The Led Zeppelin song “The Battle of Evermore” was a major highlight, with Krauss brilliantly handling the duet vocals sung on record by Sandy Denny. She and Plant performed other songs from Plant’s past, too (Led Zeppelin’s “Rock and Roll,” Plant’s 1983 solo single “In the Mood”) as well as vintage rock songs (the Allen Toussaint-written “Fortune Teller,” The Everly Brothers’ “Gone Gone Gone,” the Lucinda Williams hit’ “Can’t Let Go”) and other material, with a band featuring masterful musicians such as guitarist J.D. McPherson, drummer Jay Bellerose and multi-instrumentalist Stuart Duncan.

The Outlaw Music Festival shared, on Instagram, this incredible photo of the clouds over The PNC Bank Arts Center.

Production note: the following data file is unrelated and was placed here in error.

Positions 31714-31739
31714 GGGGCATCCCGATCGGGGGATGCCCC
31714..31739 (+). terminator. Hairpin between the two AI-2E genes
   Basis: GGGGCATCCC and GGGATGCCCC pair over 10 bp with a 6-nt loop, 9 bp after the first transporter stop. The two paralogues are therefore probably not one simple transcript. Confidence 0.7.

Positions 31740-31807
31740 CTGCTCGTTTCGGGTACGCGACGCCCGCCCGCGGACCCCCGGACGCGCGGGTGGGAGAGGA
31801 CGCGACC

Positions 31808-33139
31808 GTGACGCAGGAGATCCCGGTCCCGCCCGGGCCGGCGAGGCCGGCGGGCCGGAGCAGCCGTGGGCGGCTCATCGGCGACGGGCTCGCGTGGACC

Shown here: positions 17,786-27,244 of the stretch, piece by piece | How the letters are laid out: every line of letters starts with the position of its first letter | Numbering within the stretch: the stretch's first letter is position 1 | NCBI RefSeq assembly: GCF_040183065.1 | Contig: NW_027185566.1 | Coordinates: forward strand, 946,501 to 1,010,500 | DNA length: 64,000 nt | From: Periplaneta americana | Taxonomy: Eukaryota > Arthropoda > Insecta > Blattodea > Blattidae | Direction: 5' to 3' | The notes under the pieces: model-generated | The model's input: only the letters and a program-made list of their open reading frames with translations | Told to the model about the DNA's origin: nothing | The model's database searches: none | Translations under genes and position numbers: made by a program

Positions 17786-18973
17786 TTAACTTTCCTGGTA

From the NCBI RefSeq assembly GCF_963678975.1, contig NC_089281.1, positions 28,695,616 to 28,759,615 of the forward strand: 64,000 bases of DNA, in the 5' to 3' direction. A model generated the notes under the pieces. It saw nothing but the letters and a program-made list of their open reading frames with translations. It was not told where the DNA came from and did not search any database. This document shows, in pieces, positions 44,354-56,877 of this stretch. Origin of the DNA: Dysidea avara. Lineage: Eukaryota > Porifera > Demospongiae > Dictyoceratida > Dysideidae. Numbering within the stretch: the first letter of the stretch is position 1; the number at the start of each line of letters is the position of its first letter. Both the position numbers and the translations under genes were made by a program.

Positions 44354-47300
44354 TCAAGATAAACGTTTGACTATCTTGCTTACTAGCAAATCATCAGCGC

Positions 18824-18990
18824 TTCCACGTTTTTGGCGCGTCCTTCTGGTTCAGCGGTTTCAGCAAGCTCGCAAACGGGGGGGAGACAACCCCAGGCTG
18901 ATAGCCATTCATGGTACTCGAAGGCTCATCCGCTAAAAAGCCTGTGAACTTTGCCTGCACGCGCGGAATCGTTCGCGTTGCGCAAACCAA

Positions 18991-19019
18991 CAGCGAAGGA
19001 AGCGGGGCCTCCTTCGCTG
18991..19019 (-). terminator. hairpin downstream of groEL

When Duncan and Krauss engaged in an extended violin duel on “When the Levee Breaks” — the 1920s blues song reimagined by Led Zeppelin in the ’70s — they took it to another place entirely, with Duncan drawing on his bluegrass roots, and Krauss borrowing a hypnotic riff from Led Zeppelin’s “Friends.”

Due to heavy traffic on the Garden State Parkway, I only saw Celisse’s last few songs. She performed in a power trio format with bassist Sam Arnold and drummer Aaron Steele, and won me over with her big voice and fiery guitar playing on a cover of Bill Withers’ “Use Me” and her own “Crazy.”

She’s got stage presence to spare, and commanded the crowd’s full attention, even though she was surely unknown to most of them, and the first act in a long afternoon/night of music.

The Outlaw Music Festival tour will include a “4th of July Picnic” at The Freedom Mortgage Pavilion in Camden, beginning at 1:30, with Willie Nelson, Bob Dylan, Robert Plant & Alison Krauss, and Celisse, joined by Maren Morris, Mavis Staples and Bowen*Young (featuring “Nashville” actress Clare Bowen and her husband, Brandon Young). For tickets, visit ticketmaster.com.

For more on the tour, visit blackbirdpresents.com.